The stellate puffer is a demersal marine fish belonging to the family Tetraodontidae. It is found in shallow water in the Indo-Pacific region. It is a medium-sized fish which grows up to 120 cm in length. Arothron stellatus feeds on benthic invertebrates, sponges, algae, the polyps of corals such as Acropora, crustaceans and mollusks.This pufferfish is diurnal. It is mainly solitary and defends a territory. Arothron stellatus contains a highly toxic poison, tetrodotoxin, in its ovaries and to a lesser extent its skin and liver, which protects it from voracious predators. It becomes toxic as it eats bacteria that contain the toxin. To ward off potential enemies, they can inflate their bodies by swallowing air or water.
The starry puffer is a marine fish that grows up to 1.2 m in length. When threatened, it can swallow water or air to inflate itself. This makes it appear larger and more threatening to predators. Additionally, the fish is able to secrete a violent poison known as tetrodotoxin to further protect itself.
Mutualisms between organisms are extremely common and many examples have been studied. Bumble bees obtain nectar from flowering plants and in return, help pollinate the plants. Cleaner wrasse eat parasites off larger fish and at the same time, get food and protection. Recently, it has been discovered that a species of wild bird in Mozambique, the “honeyguide”, has developed a mutualistic relationship with humans, where hunter-gatherers using a distinctive call will signal the birds to lead them to the honey. Humans receive honey and the birds get the beeswax they are after. Cooperation in nature is a beautiful reciprocal exchange, but what prevents one or both parties in these mutualisms from “cheating” and taking advantage of the relationship?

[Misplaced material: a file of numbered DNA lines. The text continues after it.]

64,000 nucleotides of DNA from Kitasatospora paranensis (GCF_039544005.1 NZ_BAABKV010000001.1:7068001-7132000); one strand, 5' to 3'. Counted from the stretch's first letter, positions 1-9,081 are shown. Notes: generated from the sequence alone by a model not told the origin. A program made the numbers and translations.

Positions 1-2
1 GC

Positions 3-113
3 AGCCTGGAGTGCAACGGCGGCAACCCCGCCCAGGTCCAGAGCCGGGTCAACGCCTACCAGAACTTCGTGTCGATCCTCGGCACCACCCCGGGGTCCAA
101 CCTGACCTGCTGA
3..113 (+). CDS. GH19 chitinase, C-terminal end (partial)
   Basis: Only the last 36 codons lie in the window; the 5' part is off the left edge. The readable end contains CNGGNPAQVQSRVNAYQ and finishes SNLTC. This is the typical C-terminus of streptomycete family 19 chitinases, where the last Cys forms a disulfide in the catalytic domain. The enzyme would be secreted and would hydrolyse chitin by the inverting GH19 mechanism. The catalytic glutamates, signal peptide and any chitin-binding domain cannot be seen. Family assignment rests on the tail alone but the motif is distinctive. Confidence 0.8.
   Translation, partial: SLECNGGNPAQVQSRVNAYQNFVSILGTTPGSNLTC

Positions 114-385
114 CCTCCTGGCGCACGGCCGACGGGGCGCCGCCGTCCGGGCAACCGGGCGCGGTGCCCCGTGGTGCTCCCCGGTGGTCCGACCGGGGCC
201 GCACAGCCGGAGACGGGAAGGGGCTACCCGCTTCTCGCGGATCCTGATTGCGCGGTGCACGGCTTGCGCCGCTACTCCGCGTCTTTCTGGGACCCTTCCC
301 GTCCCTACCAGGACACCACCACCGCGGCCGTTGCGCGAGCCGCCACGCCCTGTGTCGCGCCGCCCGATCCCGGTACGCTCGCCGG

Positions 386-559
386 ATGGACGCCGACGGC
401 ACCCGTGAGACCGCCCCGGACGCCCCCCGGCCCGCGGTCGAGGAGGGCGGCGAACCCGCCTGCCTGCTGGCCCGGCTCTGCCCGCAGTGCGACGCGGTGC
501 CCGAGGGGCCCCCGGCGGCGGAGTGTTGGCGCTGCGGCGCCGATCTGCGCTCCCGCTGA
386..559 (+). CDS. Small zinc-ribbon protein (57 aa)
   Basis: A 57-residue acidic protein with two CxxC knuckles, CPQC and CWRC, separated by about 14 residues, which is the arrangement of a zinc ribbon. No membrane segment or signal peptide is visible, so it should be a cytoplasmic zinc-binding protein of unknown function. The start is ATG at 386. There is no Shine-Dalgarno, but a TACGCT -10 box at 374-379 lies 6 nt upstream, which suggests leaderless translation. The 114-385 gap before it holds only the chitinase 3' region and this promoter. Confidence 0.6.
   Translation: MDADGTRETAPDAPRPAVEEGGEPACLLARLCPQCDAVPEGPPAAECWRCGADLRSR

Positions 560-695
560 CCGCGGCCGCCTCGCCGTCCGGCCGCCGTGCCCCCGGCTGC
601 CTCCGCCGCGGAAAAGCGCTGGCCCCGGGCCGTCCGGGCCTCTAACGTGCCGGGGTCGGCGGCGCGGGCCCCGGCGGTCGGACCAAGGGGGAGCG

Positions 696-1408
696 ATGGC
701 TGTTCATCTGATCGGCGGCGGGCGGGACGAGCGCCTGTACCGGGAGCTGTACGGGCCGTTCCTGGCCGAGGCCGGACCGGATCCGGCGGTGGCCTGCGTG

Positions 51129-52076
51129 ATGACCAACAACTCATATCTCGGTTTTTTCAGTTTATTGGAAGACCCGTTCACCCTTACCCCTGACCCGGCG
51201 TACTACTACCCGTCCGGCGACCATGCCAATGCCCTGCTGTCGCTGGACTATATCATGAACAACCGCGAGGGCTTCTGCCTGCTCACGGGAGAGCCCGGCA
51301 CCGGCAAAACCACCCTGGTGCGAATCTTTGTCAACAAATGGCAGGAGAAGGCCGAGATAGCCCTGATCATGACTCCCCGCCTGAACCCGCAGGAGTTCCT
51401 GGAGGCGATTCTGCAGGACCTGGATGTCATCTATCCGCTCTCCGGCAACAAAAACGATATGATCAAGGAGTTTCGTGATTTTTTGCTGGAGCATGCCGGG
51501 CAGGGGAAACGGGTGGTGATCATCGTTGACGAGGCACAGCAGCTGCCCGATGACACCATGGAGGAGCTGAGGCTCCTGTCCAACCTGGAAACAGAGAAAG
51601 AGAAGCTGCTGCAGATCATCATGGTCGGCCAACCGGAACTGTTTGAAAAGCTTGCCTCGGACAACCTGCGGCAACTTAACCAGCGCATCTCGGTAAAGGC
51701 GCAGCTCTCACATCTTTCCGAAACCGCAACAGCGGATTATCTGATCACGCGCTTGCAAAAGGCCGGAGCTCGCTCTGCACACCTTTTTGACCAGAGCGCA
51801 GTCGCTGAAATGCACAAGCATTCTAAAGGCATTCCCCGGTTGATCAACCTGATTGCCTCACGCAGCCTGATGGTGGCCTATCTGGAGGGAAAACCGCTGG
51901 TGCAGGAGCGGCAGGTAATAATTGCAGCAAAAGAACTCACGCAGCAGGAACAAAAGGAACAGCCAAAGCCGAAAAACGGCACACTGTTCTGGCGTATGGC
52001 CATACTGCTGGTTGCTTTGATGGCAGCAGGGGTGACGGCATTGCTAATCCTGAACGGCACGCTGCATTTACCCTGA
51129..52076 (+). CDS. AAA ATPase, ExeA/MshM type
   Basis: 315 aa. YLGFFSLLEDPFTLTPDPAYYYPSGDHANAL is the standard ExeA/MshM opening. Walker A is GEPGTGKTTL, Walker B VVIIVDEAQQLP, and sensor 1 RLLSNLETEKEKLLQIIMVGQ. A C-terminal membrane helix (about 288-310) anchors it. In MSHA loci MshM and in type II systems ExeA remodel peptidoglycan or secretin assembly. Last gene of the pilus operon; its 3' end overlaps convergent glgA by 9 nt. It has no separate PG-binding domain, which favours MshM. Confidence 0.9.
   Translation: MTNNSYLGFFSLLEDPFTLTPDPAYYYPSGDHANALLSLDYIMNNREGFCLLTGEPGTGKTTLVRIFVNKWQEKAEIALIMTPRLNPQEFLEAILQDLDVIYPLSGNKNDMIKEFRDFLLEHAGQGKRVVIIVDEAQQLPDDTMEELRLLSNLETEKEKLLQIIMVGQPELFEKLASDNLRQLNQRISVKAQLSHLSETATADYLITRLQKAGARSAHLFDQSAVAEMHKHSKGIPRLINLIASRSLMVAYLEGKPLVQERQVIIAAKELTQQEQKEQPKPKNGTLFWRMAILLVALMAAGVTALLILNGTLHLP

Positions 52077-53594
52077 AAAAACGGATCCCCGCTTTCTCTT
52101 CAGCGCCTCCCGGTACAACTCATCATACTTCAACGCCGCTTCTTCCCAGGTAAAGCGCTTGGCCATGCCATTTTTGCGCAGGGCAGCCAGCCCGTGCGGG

Image: White-spotted puffer (Arothron hispidus) is being cleaned by Hawaiian cleaner wrasse, Labroides phthirophagus. CC BY-SA 3.0 via Wikimedia Commons.
Arothron stellatus (Tetraodontiformes - Tetraodontidae), better known as Stellate puffer, is a relatively uncommon fish which occurs in patch reefs and coral slopes near sandy areas of clear lagoon and seaward reefs, in the Indo-Pacific and the Southeast Atlantic.
This puffer can be recognized by its coloration. Adults are white with numerous small black spots that become relatively smaller and more numerous as the fish grows. Juveniles are orange with small black spots. They have diagonal black bands crossing the abdomen.